Gophers deal with uncertainties

The team is trying to fix problems without knowing who will play this weekend.

Ben Goessling

With the status of junior forward Tyler Hirsch still in limbo, Minnesota’s men’s hockey team is doing its best to conduct business as usual before the NCAA Tournament starts Saturday.

The team met for approximately 10 minutes before practice Tuesday, and an announcement on Hirsch – who has been absent since an emotional outburst after Friday’s loss to Colorado College in the WCHA Final Five – should come in the next two days, possibly as early as today.

The forward’s return still appears to be a decent possibility.

But for now, the Gophers are patching things together without him.

Hirsch’s absence might be most noticeable on the power play, in which the Gophers are also working without defenseman Alex Goligoski and struggled without both players in Saturday’s loss to North Dakota.

“We lost the specialty (teams) battle in both games last weekend, and we lost the games,” coach Don Lucia said. “By midweek, we should have a better idea of where we’re at.”

While the absence of Hirsch, the team’s leading scorer, could sting the Gophers in their West Regional semifinal game with Maine on Saturday, the team has at least solved part of the problem with the return of forward Mike Howe.

Howe missed four weeks in January and February after being diagnosed with rheumatoid arthritis – a disease that causes chronic inflammation in the joints and usually affects people in their 40s.

Since his return, he has scored five points in seven games, including two against North Dakota.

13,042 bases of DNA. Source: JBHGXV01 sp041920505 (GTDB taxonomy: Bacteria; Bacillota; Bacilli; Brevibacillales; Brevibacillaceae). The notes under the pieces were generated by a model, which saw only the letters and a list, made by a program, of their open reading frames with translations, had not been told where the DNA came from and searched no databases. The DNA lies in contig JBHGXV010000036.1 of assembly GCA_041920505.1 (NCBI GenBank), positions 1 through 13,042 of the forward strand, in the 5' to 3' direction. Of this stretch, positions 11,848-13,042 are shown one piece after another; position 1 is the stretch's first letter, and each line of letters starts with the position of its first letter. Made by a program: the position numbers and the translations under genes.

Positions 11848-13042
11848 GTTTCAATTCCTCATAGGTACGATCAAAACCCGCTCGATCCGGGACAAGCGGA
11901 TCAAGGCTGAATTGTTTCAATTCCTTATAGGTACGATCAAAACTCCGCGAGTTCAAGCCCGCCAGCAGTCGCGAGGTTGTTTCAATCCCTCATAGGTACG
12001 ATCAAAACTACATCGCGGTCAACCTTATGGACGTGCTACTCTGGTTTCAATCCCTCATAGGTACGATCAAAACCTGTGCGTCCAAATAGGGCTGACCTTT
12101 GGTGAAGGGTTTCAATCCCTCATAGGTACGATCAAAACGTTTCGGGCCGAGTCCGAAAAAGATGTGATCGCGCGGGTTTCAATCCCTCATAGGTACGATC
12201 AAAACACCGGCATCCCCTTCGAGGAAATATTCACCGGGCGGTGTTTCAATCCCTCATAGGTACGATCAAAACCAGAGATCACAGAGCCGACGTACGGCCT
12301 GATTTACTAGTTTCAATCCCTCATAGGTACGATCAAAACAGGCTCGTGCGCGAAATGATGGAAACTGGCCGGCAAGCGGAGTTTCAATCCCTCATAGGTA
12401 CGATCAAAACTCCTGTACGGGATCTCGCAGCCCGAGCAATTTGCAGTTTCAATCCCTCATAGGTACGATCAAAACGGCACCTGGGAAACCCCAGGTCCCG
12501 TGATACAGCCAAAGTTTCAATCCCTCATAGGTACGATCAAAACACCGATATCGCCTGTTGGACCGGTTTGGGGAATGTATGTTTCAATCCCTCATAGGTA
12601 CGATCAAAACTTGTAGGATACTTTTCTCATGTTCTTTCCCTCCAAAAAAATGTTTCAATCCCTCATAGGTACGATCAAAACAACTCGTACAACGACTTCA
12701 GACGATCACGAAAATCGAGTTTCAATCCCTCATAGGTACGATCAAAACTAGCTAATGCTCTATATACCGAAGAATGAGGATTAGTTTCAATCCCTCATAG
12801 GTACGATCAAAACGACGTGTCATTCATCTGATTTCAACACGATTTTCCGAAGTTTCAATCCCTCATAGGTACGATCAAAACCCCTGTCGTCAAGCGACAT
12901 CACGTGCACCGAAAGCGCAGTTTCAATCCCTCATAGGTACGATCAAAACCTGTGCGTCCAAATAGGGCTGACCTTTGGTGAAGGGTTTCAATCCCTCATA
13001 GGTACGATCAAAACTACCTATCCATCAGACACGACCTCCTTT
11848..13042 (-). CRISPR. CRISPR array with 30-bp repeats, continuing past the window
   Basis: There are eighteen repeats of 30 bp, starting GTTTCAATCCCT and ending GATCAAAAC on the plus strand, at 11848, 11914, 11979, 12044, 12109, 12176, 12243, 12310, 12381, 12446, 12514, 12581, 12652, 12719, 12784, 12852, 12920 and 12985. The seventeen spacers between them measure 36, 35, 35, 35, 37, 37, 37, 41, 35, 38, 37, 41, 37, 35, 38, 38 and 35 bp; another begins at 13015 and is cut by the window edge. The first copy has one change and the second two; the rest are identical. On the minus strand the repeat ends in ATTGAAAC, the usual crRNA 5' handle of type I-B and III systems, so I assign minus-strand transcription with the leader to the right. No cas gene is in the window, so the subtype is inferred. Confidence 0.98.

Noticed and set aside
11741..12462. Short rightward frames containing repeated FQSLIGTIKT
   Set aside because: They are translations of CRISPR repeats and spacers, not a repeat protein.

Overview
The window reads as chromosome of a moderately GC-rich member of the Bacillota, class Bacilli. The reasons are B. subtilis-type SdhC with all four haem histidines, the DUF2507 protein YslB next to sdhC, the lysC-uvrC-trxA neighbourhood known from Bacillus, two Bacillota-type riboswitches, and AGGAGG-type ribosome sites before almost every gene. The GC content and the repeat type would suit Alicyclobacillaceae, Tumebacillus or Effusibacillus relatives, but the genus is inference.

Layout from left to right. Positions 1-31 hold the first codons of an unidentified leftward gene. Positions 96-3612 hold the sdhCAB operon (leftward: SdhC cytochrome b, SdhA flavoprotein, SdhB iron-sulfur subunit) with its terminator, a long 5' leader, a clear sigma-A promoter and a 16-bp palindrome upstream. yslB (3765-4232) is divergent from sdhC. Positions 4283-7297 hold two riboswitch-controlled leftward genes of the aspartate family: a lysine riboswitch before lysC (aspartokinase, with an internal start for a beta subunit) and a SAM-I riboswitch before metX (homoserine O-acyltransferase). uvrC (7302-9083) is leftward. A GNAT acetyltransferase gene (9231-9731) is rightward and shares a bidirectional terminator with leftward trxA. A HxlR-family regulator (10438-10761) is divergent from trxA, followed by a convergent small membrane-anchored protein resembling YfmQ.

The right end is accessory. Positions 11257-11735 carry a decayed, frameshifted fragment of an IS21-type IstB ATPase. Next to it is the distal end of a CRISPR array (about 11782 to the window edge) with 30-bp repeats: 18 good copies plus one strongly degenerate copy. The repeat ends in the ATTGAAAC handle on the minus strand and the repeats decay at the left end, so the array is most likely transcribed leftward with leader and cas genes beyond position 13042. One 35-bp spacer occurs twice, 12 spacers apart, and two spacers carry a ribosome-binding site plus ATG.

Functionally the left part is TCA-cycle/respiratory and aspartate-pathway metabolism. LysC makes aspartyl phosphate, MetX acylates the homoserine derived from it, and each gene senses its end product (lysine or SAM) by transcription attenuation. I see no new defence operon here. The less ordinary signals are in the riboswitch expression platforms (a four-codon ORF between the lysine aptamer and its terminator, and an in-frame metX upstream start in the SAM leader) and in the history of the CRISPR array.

“(The disease) started in my wrists, and it spread through my whole body,” he said. “It even hurt before games and got so bad I had to check it out.”

But now that he has on medication for the condition, last year’s United States Hockey League player of the year is back on top of his game.

Howe is skating on the team’s top line with Ryan Potulny and Danny Irmen – the two forwards he’ll also see on the power play.

“We’ve kind of developed that chemistry now,” Howe said. “Last weekend, it started to click.”

How Minnesota will deal with Goligoski’s injury is less certain.

Lucia said he is hopeful the freshman can play with a cast on his left hand, as Derek Peltier did when he broke his hand earlier this year.

“You control your stick more with your top hand than your bottom hand anyway,” Lucia said. “He’ll lose some power on his shot, but he can still pass.”

But until Goligoski is fitted with a hard cast today or Thursday, the Gophers won’t know much about his status.

Until then, they’ll continue to try to run their power play with a defensive corps that has been struggling to get healthy all year.

Nate Hagemo and Peltier are still practicing in no-contact jerseys, and with only defenseman Chris Harrington left to run the power play against the Sioux, Minnesota shifted to an umbrella formation with one defenseman at the point.

“We have enough guys that can make a play, but especially against (Maine goaltender Jim) Howard, you can’t just throw a wrister from the blue line,” Harrington said. “I’ve never been on a team with a ‘D’ this bruised, and I’ll miss that comfort level of being familiar with what Alex would do. We’re just flying by the seat of our pants.”